It is therefore not surprising that after relocating to Western MD in the late 1980s I was enthusiastic about the State Department of Education’s notion of developing “Report Cards” for each school as part of an accountability initiative and I welcomed the opportunity to participate in the development process as one of the 24 Superintendents in the State. Under the leadership of State Superintendent Nancy Grasmick we developed a Report Card that included standardized test scores, drop out rates, attendance, and a host of demographic data that included race, socio-economics, special education, and ESL. As the report cards evolved we worked to upgrade the Report Cards. We changed the test data reported, moving away from the use of minimum competency tests to the “Maryland School Performance Assessment Plan” (MSPAP) assessments that were administered in grades 5, 8 and 11. We made certain we all used a common methodology for defining “drop outs”. We reported the data in a disaggregated format to make certain that high-performing students in affluent schools were not masking the deficiencies of, say, special education students in less affluent schools. The MSPAP Report card was far superior to the blunt measurements used by Places Rated but still fell short of capturing the elusive qualities the separate a “good” school from an “excellent” school.
I was saddened when I learned that Maryland had to abandon its tests with the advent of NCLB because they were not given at the end of each grade and they also needed to abandon the format of the Report Card. Standardized Test data became the primary metric for determining school quality. Race To The Top, as noted repeatedly in this blog, only made matters worse by raising the stakes of standardized test results thereby making them the de facto exclusive metric for school quality. Ironically, the depth of the data available to parents in the age of the internet was more school specific than the Places Rated data, but it was far less helpful to parents and far more punitive to schools.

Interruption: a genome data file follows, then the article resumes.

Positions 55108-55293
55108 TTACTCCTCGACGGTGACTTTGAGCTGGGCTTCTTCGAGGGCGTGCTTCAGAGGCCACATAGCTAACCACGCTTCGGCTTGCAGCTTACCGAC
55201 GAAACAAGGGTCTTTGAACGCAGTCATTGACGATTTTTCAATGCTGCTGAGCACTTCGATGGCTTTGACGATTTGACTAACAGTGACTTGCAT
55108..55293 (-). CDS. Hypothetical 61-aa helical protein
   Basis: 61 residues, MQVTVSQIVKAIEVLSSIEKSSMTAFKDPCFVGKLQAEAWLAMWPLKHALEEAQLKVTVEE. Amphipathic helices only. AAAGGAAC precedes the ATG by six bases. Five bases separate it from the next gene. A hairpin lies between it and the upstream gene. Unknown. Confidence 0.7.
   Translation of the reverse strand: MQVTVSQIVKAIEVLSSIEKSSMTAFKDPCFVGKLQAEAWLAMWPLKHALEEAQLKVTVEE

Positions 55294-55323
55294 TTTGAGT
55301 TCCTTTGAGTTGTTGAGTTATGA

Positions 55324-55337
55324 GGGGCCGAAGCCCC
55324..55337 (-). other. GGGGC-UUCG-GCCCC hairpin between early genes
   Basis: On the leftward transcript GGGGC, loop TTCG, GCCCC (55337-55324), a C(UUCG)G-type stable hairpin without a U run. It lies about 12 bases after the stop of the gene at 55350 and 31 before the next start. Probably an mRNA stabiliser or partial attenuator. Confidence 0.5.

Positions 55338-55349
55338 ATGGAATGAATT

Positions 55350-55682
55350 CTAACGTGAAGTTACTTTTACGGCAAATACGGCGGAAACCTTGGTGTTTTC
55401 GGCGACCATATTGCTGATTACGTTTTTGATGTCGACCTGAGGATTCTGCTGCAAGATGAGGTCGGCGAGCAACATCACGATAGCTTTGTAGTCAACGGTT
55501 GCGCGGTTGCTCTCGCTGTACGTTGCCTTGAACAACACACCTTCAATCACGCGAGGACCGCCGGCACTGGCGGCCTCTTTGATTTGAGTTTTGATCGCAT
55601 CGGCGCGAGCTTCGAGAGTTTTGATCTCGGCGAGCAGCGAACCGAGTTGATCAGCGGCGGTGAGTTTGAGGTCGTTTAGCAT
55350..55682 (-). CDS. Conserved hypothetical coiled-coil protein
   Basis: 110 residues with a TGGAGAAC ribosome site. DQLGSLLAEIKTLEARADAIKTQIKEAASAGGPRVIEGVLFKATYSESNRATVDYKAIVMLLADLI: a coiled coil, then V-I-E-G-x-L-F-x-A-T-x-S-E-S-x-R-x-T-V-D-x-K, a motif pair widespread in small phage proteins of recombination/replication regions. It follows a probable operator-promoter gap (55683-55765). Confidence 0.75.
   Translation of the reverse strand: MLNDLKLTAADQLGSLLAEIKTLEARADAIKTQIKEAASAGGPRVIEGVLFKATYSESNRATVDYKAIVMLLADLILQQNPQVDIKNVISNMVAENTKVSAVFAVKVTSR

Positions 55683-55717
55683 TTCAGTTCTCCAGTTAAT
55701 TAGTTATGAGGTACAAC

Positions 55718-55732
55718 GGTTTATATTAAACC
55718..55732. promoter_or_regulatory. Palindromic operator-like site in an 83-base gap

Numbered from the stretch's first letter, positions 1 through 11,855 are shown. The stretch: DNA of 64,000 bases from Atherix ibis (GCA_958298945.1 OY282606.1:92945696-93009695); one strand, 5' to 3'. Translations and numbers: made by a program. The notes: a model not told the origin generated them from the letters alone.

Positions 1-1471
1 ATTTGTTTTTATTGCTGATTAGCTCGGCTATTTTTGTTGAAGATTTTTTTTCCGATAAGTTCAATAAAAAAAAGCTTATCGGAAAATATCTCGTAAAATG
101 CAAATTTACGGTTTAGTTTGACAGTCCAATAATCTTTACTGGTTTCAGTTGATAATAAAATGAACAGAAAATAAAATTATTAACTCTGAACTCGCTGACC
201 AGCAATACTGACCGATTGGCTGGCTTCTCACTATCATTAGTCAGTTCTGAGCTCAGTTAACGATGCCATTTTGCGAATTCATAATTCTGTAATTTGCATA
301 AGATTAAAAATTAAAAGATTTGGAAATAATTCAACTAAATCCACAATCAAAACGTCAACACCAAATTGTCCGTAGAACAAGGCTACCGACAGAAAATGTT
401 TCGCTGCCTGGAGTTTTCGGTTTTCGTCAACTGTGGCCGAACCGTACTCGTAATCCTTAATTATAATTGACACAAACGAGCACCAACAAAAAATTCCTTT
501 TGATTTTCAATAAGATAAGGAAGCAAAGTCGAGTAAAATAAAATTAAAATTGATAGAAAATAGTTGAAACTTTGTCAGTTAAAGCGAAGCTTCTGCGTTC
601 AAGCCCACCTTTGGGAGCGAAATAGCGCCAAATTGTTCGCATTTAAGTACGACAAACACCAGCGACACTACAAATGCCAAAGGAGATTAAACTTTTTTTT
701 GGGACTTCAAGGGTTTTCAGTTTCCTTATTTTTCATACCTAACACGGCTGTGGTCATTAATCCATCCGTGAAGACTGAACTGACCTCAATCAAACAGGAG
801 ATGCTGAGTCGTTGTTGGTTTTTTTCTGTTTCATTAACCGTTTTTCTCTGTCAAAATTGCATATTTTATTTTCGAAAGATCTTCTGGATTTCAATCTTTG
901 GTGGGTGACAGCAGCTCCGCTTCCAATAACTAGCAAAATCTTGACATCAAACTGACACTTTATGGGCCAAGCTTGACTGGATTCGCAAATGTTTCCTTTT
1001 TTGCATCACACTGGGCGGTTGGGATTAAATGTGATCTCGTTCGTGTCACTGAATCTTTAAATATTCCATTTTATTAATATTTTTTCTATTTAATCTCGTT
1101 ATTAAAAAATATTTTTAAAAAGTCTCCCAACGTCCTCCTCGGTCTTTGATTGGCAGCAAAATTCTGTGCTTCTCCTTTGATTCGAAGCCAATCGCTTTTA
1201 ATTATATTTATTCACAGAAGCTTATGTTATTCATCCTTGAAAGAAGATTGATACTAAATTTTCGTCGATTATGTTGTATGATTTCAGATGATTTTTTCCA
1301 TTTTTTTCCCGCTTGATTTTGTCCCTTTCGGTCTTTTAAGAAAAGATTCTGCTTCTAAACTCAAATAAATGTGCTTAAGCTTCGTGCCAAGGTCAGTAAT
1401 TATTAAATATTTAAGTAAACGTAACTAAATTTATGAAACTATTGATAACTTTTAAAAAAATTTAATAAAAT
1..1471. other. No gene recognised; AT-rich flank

But, as Anna Kamenetz reported in an NPR post earlier this month, the reauthorization of NCLB may result in the use of a different set of accountability metrics. In “What Schools Could Use Instead of Standardized Tests” Kamenetz offers a long list of possibilities:
- Sampling, where tests like NAEP would examine random samples of students in a school instead of stopping everything to administer tests to all students simultaneously.
- “Stealth testing”, which suggests formative assessments like NWEA or Khan Academy dashboards could be used to systematically determine individual student progress
- Multiple Measures, where routinely collected data, like “…graduation rates, discipline outcomes, demographic information, teacher-created assessments and, eventually, workforce outcomes” could be used to measure a school district’s effectiveness. Kamenetz also suggests that emerging metrics like social/emotional skills surveys, game-based assessments, and portfolios could be included in the “multiple measures” provided to students and/or their parents.
- Inspections, conducted by well-funded state departments of education.
Kamenetz has written a book on this topic, which provides a more expansive description of each of these ideas and offers others…. and anyone who thinks this is “unaffordable” should look at how much we are spending on standardized tests. The billions spent on those tests could easily be redirected to the metrics described above… and the results described above would be far more beneficial to teachers, parents, and students than the results we are getting today.